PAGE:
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Caring for Your Treasures at Home

How you handle and take care of the things you are saving will make a big difference in how long they last. Learn what to do, and what not to do, to ensure that your treasures are preserved.

Simple steps to preserving your family treasures - Light, temperature, humidity, pollutants, pests, and handling all affect how rapidly objects deteriorate. Learn a few basic things you can do to save your heirlooms.

Audio and Video Tape Recordings - The images and sounds captured on video tapes and audio tapes do not last forever unless they are copied periodically. Learn how to care for and use them. (See Digital Media for help with digital video and audio recordings.)

Books - Find out how to handle, care for, and store books—not in the basement or attic!

Digital Media - People often think that electronic records are more durable than paper, but they are actually more fragile, and the technology is changing all the time. Get valuable tips on how to keep electronic records intact and accessible.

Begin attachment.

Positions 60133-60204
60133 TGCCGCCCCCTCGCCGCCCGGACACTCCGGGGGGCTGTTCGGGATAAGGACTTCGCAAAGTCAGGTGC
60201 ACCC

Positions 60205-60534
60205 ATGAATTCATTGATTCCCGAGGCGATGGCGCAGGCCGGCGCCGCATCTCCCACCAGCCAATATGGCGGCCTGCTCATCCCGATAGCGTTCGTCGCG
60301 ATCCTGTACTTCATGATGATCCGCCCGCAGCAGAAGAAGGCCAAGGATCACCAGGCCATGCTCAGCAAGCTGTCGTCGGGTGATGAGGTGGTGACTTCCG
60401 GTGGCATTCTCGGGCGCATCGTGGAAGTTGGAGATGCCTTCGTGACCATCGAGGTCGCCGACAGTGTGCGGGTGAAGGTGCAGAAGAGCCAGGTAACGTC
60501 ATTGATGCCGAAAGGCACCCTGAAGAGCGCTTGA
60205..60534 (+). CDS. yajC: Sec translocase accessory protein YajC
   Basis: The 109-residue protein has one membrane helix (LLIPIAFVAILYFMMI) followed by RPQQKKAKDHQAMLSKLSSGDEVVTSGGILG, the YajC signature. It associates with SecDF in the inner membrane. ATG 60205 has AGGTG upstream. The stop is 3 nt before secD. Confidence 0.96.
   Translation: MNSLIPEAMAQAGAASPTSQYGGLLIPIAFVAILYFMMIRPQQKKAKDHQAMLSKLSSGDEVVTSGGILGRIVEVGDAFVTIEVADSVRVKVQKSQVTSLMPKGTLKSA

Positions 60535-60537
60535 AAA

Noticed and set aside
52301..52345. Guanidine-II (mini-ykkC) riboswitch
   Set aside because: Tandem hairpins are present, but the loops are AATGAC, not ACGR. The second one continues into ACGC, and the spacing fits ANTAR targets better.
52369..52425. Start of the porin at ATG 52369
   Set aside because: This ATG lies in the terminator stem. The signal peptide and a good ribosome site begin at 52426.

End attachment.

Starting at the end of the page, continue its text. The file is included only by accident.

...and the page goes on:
Matting and Framing - Learn how to mount your paper object or photographs in frames for display and safekeeping, what materials to use, and what to tell your framer if you decide not to do the work yourself.

Paper - Learn what to do and what not to do if you want drawings, newspapers, and other papers, to last.

Photographs and slides  - Cool, dry and dark are the best conditions for preserving photos, negatives, and slides. Learn more about how to care for, display, and store your precious pictures.

Scrapbooks and Albums - Get tips on how to handle and preserve the contents of old albums and how to make a new album that will last and won’t damage the items displayed in it.

For More Information

Much of the information in this section is taken from “Saving Your Family’s Treasures,” in My History Is America’s History: 15 Things You Can Do to Save America ’s Stories, a publication of the National Endowment for the Humanities (1999). The complete guidebook offers a way to explore family history and shows how family stories can contribute to the history of the nation. An extensive resource section lists relevant books, films, and places to visit. Look for it at your local library. Please also see Creating Family Archives: A Step-by-Step Guide to Saving Your Memories for Future Generations, written by Margot Note and published by the Society of American Archivists in 2019.